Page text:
Tuesday, July 21, 2020

Review: Young Justice #16

It has been a crazy week and I am just finishing up the reviews from 2 Wednesdays ago today. A wee bit of vacation was snuck in there admittedly. A much needed vacation.

Young Justice #16 continues the deep dive into just what is going on with this old/new team and where the heck have some of them been all this time. Between the Superman books commenting on different universes and calling back to pre-Crisis stories to Lois Lane publicly talking about universal fracturing in her own book and the (presumed since I am not reading it) continuity reset in Death Metal, there are a lot of anomalies running around in the DCU. And for folks like me, who have lived through umpteen reboots, it is getting confusing.

Enter writer Brian Michael Bendis.

Last issue, Impulse told how he discovered the multiversal shenanigans and was able to find Conner and bring him back to reality. This issue we learn that Bart has been witness to more than that. In fact, given the lessons from Flashpoint, maybe he is the cause of all this.

I've never been a huge Impulse fan but I liked him in this issue. He clearly is worried about all he has seen and is just trying to survive. He is a sympathetic young hero here, in over his head a bit.

Add to the the solid pencil work of Scott Godlewski, who seems to be veering into the John Timms/Jorge Jimenez, hyper-style, and you have a winning book. Not many mysteries are solved here. But the enigma stew is getting thicker and more delicious.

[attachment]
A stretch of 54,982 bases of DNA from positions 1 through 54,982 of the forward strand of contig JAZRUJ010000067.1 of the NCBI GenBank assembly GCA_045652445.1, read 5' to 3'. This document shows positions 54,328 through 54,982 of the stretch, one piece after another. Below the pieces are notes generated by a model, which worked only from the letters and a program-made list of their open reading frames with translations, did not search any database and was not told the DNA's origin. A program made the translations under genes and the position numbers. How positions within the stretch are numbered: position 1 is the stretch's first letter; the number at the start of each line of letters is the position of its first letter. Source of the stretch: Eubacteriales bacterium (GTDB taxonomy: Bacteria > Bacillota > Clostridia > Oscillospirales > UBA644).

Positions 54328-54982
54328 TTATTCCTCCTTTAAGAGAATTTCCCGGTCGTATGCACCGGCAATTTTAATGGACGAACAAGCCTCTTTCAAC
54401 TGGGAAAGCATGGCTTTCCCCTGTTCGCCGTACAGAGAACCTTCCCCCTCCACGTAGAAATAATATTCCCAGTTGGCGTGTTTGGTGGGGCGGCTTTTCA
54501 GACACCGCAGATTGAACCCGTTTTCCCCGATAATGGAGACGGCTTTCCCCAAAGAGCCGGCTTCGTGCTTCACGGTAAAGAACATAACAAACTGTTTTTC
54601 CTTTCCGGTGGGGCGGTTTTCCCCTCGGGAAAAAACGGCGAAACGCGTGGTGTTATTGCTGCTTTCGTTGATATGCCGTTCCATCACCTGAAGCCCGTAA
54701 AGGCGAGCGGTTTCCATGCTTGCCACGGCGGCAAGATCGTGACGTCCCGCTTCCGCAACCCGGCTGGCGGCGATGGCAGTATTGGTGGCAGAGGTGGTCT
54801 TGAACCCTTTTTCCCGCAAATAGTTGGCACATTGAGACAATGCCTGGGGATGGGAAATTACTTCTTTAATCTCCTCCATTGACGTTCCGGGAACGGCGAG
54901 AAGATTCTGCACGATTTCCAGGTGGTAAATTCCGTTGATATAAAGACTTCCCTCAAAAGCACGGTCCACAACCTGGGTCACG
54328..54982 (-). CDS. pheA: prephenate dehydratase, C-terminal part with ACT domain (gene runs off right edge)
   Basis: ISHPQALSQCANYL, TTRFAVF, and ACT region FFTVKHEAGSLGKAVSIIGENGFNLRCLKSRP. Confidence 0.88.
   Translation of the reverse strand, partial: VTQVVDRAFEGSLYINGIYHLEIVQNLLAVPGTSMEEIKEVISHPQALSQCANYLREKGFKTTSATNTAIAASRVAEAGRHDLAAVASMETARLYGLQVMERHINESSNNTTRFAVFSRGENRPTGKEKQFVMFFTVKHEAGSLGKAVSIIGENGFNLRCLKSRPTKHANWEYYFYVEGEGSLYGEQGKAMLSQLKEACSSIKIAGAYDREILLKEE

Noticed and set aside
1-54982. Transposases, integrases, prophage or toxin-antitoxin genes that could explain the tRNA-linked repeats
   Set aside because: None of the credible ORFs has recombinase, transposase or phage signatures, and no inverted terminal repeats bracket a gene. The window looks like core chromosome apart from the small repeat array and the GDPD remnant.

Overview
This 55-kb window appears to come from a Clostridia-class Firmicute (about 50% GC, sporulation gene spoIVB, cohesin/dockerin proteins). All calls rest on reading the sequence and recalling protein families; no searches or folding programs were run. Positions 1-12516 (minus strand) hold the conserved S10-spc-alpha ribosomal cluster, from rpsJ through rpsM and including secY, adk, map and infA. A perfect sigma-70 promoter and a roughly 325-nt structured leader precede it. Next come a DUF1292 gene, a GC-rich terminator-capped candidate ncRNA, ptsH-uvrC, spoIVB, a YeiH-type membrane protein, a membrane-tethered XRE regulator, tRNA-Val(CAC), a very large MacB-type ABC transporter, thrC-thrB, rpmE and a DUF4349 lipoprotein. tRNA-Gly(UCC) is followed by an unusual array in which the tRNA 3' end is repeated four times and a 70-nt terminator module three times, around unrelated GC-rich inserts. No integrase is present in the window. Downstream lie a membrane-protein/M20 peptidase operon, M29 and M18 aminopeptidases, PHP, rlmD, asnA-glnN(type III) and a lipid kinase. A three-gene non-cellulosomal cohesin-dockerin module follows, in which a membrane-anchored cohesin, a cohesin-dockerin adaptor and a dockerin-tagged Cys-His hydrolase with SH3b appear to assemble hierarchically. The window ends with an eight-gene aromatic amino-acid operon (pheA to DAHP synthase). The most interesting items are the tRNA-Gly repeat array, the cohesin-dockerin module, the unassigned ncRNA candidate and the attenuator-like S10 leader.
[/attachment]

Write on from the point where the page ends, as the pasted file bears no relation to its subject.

On to the book.

Every issue might be someone's first issue.

These opening splash pages where the mystery behind some of these members is a good way to introduce new readers to the underlying theme here. It also gives Godlewski a chance to shine. That is one crazy team!

Last issue Superboy pressed Bart about what really happened when Bart found Con.

Sure Superboy was from a reality that doesn't exist anymore. But that means Bart is also twisted up in all this 'what is current reality' nonsense. And like a good friend, Conner wants to help. That is pretty cool.

A few other nice things here.

One, I like that it seems that Superboy is as fast as Impulse, if not faster. That isn't always the case with Superman and Flash.

Second, Godlewski's panel layout of the concentric circles showing the pace of this run, through different environments, is pretty clever.

But 'meep meep'? Is the Road Runner even in pop culture vernacular any more? Or will only old folks like me get what Bart is saying?

The chase is put on pause when Bart runs off and Superboy is delayed by one last monster from the STAR Labs brouhaha.

One thing Bendis does well here is show just how unnerving it must be to suddenly appear on Earth with no one remembering you in any way. This FBI agent has never heard of this Superboy. He wonders if it is Jon with a new look.

And that inset panel of Conner is a nice way to bring home that sort of uncertainty as he contemplates questioning just how much people remember.

Eventually Conner catches up with Bart who has passed out from running so much.

And then we dive into Bart's story.

I loved this two page spread, a sort of 'this is your life' panorama of Bart's life. Things have changed so much and he doesn't have anyone he can talk to about all this. (Nice placement of Max Mercury at that line since Max was often the philosopher and mentor for young speedsters. Without Max, who do you talk to?)